A few days ago, I accepted a new challenge of creating a simple command line barcode reader using Rust and Dynamsoft Barcode Reader SDK. Rust is a system programming language similar to C++. The learning process did not go through smoothly as I expected. It is not as easy as learning other high-level programming languages such as Java and Python. In this article, I share my experience of learning and using Rust.
The article is not about how to create Java native methods invoking C/C++ APIs. It aims to help developers to build a jar package containing JNI shared library, made with Dynamsoft Barcode Reader, for Windows, Linux, and macOS from scratch. I will demonstrate how to create JNI shared libraries with CMake, as well as how to package class files and shared libraries into jar files with Eclipse and Maven.
Previously, I demonstrated how to use OpenCV and Dynamsoft Barcode SDK to build a Python barcode reader. There’s one problem that when barcode decoding takes a long time, the webcam video didn’t play smoothly. I also tried multithread but failed to tackle the issue either due to the Python GIL(Global Interpreter Lock). Now I’m inspired by multiprocessing which is the recommended way to break through the bottleneck.
The reason WebAssembly appealing to me, besides the performance, is that I can run WebAssembly either on client-side or server-side. In this post, I will share how to build WebAssembly file and run it with Node.js.
WebAssembly (Wasm) is a revolutionary technology for Web development. It aims to execute at native speed in web browsers. With WebAssembly, it is convenient to port C/C++ code for web client and server applications. Dynamsoft Barcode Reader 6.2 is the most potent barcode SDK ever, and its WebAssembly edition is on the way. Let’s see what we can do with the preview edition of Dynamsoft WebAssembly barcode SDK.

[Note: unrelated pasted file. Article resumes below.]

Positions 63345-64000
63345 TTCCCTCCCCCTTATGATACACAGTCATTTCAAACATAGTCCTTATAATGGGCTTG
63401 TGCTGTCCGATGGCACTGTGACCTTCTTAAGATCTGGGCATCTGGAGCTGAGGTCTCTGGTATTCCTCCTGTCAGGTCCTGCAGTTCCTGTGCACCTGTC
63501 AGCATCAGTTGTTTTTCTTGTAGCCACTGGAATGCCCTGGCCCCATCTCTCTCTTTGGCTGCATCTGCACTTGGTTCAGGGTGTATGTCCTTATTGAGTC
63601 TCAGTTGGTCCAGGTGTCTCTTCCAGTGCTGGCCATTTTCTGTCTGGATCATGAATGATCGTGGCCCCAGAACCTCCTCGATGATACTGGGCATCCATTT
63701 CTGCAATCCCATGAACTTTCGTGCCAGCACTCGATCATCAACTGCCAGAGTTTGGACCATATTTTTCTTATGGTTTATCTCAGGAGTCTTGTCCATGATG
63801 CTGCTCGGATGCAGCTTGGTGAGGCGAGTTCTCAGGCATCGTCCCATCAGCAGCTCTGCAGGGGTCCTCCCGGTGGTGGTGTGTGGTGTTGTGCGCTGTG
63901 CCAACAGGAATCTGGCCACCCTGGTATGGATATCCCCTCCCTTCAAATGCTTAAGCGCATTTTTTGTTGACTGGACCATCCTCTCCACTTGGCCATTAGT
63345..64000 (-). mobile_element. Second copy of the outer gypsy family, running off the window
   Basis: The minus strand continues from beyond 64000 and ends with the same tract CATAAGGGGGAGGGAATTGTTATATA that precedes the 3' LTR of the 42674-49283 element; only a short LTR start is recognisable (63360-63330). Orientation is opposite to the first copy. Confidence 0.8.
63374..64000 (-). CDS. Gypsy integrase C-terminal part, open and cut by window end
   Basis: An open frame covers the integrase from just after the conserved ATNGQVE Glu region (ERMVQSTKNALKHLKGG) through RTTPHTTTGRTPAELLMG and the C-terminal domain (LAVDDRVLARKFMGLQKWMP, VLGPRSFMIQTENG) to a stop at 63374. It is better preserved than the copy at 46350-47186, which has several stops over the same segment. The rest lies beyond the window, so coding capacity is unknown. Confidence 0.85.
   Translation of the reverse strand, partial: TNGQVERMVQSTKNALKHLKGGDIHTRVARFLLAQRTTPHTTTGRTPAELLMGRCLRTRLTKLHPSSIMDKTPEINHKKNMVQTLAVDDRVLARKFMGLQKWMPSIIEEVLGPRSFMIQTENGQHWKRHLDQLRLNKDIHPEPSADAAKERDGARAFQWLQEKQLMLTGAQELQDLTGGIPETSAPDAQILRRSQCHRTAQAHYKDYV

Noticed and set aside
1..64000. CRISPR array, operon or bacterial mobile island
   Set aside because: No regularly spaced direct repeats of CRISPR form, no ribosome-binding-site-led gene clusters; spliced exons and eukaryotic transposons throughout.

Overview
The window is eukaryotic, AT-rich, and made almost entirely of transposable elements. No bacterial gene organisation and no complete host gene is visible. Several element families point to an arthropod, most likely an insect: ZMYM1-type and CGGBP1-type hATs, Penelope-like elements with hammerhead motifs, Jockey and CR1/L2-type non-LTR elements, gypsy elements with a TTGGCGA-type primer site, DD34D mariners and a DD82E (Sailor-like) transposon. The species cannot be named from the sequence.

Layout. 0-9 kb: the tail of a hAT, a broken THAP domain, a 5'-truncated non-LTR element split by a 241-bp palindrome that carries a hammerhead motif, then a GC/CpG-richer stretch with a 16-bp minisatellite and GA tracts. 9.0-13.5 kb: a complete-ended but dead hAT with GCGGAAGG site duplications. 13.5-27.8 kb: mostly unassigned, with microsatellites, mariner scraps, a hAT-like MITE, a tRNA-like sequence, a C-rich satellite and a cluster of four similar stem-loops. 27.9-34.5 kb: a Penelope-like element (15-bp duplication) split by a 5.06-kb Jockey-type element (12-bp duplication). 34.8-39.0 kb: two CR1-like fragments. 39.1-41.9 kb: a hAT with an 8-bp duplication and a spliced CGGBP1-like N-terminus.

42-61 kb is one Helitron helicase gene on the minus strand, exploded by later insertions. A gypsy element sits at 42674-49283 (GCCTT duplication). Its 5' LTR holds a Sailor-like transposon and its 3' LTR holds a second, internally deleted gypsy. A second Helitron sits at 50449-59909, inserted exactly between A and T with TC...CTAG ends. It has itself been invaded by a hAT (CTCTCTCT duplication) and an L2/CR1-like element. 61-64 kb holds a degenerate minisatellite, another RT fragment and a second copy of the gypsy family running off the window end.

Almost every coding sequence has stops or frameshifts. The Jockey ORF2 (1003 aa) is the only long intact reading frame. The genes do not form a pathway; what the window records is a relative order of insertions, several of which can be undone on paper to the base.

.NET developers like Xamarin because they can develop Android and iOS apps in C#. However, if you are not afraid of learning new programming languages, you’d better choose Kotlin for Android and Swift for iOS. Unlike React Native, Flutter and Cordova, with Xamarin, you cannot create one codebase for both platforms in Visual Studio. Moreover, when you try to bind a complicated and obfuscated Android library, you may be in big trouble. I just suffered from the pain of binding Dynamsoft Camera SDK for Android.
If you have a .jar or a .aar file for distribution, you can publish it to Maven central or jcenter. But the premise is your package has to be open source. If you want to distribute a commercial library, you’d better host a Maven repository yourself. Inspired by STEFFENWELLNER’s article, I have successfully set up a Maven repository on IIS. The post includes how to create an AAR project, how to configure IIS and URL, as well as how to create a testing project.